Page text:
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What are the caveats?

So, while there are some reasons to consider Ethereum Classic and some prominent voices advocating for this, other industry experts are albeit concerned about how the situation post-Merge will play out. For instance, Colin Wu believes a 51% attack could happen if any of the leading Ethereum miners move to ETC. They would hold a significant share of the ETC hashrate, allowing them to control the network. If Ethereum Classic was indeed controlled and potentially sabotaged by miners after the Merge, the blockchain’s cryptocurrency would certainly stand to lose from it. As it stands, it would not be the first time Ethereum Classic would experience such an attack with its cryptocurrency taking a hit thereafter. The blockchain already faced some setbacks in the past when it was hit by a 51% attack in 2019 and several more in 2020.

Another factor that could disfavor Ethereum Classic after the Merge would be the creation of yet other forks such as ETHPoW for example. A group of influential Chinese miners has already announced that they will be trying to fork Ethereum once more, creating other PoW alternatives to Ethereum Classic. They could also be gaining hashrate, taking it away from Ethereum’s original fork. The more forks there are, the more competition there could be for Ethereum Classic after the Merge. After all, current speculation has it that there could be more than half a dozen Ethereum forks following the Merge update.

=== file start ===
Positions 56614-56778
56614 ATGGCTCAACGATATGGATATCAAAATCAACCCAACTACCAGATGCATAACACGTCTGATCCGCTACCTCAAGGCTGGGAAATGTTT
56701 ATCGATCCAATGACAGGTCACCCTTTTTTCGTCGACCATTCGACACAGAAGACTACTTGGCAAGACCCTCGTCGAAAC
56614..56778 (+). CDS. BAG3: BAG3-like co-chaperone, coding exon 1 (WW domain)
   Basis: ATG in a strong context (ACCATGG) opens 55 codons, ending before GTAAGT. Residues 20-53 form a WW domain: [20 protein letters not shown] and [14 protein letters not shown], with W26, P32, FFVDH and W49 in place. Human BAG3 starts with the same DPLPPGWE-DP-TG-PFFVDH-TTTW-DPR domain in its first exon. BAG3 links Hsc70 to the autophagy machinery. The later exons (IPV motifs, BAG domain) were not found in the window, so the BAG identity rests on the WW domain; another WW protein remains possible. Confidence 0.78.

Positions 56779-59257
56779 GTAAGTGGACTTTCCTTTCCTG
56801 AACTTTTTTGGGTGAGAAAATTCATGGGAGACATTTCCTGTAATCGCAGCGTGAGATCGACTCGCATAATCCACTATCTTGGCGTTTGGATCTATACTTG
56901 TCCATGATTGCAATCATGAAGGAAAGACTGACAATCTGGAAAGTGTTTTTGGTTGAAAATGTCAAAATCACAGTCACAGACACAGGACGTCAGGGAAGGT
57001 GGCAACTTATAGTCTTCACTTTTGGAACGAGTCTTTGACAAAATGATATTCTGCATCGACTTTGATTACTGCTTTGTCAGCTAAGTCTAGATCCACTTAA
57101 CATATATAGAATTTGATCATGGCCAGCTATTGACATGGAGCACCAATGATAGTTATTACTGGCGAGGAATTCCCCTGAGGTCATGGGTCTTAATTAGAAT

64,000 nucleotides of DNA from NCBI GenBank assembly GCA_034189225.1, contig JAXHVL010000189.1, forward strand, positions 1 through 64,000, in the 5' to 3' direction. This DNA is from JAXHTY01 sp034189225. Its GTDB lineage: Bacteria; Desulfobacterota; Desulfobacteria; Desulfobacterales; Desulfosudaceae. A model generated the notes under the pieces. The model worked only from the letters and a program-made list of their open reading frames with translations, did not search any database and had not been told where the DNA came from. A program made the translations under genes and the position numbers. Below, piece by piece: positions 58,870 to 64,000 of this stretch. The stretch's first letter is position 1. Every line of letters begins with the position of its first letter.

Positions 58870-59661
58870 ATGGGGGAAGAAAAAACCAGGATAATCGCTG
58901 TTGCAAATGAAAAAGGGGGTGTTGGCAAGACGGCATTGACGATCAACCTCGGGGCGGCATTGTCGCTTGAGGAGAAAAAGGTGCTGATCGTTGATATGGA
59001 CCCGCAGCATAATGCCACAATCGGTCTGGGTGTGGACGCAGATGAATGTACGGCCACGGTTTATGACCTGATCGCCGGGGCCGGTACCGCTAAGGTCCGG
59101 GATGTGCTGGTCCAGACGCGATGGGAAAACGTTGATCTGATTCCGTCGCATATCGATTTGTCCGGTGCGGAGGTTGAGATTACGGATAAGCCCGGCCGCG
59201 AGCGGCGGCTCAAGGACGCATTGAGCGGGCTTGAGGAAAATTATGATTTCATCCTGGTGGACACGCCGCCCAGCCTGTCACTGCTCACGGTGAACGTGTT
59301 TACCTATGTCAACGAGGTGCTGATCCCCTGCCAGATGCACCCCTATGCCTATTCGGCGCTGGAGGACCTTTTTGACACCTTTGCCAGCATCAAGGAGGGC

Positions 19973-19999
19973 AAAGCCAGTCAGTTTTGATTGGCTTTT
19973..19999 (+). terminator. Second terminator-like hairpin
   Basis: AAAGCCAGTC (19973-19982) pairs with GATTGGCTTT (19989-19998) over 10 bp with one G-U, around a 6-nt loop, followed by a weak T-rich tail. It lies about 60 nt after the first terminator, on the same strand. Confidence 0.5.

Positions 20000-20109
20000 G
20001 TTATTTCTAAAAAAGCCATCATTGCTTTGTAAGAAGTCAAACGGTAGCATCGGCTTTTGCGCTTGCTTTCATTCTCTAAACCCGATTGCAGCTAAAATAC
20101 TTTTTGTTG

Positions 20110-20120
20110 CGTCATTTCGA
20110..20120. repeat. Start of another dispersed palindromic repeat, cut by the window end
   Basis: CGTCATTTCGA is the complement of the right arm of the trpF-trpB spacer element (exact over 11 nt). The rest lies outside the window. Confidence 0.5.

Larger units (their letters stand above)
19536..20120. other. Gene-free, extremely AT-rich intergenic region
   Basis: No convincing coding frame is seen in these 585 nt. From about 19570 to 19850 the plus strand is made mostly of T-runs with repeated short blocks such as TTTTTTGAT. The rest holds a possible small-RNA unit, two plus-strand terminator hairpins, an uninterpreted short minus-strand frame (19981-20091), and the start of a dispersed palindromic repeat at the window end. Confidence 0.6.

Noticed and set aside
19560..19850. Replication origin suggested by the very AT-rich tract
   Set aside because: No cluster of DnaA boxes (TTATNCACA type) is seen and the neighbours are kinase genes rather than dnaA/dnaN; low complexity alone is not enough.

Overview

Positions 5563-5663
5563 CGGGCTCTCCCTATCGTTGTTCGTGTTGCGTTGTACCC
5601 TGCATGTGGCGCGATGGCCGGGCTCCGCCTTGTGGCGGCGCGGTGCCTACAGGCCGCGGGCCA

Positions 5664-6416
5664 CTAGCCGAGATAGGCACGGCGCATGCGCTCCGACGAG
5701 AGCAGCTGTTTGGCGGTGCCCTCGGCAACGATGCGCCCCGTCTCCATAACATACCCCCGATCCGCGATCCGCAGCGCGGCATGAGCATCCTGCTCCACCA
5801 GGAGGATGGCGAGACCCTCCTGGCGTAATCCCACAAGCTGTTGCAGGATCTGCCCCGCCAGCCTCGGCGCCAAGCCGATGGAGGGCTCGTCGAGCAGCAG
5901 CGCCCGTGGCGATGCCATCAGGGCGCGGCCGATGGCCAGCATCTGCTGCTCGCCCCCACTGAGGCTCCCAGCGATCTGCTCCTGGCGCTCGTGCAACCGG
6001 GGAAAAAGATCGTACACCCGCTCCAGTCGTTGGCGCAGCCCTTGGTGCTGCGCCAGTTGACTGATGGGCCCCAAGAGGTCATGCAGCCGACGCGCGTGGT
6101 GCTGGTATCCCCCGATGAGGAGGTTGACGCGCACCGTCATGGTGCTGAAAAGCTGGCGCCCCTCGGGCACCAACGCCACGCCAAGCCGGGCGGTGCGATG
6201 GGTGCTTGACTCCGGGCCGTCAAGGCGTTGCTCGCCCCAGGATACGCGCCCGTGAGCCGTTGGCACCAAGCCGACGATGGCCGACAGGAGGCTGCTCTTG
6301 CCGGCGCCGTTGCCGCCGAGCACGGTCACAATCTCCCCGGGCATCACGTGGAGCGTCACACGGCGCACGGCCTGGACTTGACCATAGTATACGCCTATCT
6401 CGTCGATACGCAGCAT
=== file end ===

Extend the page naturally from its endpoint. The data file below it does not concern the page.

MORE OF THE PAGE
How to buy Ethereum Classic (ETC)

Step 1: Choose an exchange

The most obvious place to buy ETC is a cryptocurrency exchange. Several different exchanges support Ethereum Classic. They include Binance, Gate.io, Coinone, Coinbase, Huobi Global, Bitfinex, and Kraken (note for US readers – some of these exchanges don’t permit US users, so check that first).

Step 2: Create an account with an exchange

Visit the website of your preferred crypto exchange (CEX) or download their app if they have one. Next, register an account and complete the know-your-customer (KYC) process to trade. It will be required of you to provide personal information such as name and address. At the same time, you will need to provide an official public document (driver’s license, ID, or passport) and upload a proof of address (utility or tax bill). If done correctly, this process will only take a few minutes.